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Strong Housing Numbers, Still Slow Recovery

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The number of home buyers signing contracts to buy existing homes jumped nearly six percent in May to the highest level since April of 2010, according to a new report from the National Association of Realtors.

Back then buyers were rushing to beat the deadline for the home buyer tax credit. This spring buying surge was particularly strong out west where the NAR’s Pending Home Sales Index jumped 14.5 percent. Investors are driving the market out West, racing to buy distressed properties and take advantage of today’s very hot rental market.

Realtors say they expect total home sales for 2012 to be up around 10 percent from a year ago, but they caution that low inventory and tight credit, for buyers and builders alike, are holding the market back.

“If credit conditions returned to normal, and if we had more inventory, especially in the lower price ranges, more people would become successful buyers,” writes NAR’s chief economist Lawrence Yun in a release. “In an environment of historically favorable housing affordability conditions, it’s frustrating to see some consumers thwarted in the process.”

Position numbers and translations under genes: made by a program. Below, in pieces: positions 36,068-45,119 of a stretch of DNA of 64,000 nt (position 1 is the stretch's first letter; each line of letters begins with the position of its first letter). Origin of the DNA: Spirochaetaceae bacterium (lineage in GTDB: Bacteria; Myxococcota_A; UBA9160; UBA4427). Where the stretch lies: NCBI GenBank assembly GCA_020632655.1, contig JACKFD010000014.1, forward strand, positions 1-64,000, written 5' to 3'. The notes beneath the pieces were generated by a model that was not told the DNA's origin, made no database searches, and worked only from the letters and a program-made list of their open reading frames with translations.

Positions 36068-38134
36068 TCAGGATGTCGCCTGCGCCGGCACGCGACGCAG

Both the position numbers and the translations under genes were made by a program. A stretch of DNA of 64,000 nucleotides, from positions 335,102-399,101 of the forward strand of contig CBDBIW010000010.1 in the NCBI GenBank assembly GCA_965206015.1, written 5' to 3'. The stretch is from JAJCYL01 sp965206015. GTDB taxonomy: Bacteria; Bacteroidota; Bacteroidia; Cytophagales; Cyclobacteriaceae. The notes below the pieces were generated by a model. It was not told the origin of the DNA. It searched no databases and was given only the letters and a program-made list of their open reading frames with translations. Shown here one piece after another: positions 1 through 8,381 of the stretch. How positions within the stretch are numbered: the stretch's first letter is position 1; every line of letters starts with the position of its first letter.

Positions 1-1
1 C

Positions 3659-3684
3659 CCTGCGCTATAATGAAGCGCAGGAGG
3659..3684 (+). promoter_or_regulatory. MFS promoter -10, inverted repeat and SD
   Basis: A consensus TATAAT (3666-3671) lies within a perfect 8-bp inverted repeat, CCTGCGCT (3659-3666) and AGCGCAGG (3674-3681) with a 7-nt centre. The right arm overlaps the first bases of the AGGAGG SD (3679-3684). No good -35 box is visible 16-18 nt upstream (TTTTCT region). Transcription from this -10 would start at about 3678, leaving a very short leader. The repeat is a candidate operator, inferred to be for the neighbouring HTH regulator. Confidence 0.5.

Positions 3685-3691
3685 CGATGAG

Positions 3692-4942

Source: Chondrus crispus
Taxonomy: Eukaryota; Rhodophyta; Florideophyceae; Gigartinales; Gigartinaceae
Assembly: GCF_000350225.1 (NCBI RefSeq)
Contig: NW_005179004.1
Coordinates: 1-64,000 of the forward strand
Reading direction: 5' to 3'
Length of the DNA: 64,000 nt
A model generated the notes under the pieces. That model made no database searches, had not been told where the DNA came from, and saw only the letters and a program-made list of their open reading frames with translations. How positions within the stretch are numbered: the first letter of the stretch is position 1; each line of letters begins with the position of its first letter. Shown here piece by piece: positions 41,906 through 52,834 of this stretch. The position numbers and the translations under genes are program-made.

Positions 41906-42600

The supply of homes for sale has dropped precipitously in the past year, as banks are slower to work through delinquent loans, investors are grabbing up foreclosures at a fast pace, and negative equity is making it impossible for many sellers to list their homes on the markets. Mortgage delinquencies are down to their lowest level in four years, according to a new report today from the Office of the Comptroller of the Currency (OCC). New home construction is still near record low levels, despite rising off its bottom.

“There may be a housing recovery because they’re not building any new houses,” noted Jim Cramerthis morning on CNBC’s "Squawk on the Street."

Public home builder Lennar, based in Miami, beat earnings expectations, with new orders up 40 percent in the second quarter. Pricing is also improving.

“Evidence from the field suggests that the ‘for sale’ housing market has, in fact, bottomed and that we have commenced a slow and steady recovery process,” noted Lennar CEO Stuart Miller in the earnings release. “The recovery process continues to be very localized.”

Some analysts warn that while the spring season has been the strongest since the housing crash, there are still millions of delinquent loans to work through, which combined with negative equity and still-tight credit, could create a zig-zagged recovery at least through the end of 2012.

Questions? Comments? RealtyCheck@cnbc.comAnd follow me on Twitter @Diana_Olick

  • Diana Olick serves as CNBC's real estate correspondent as well as the editor of the Realty Check section on CNBC.com.

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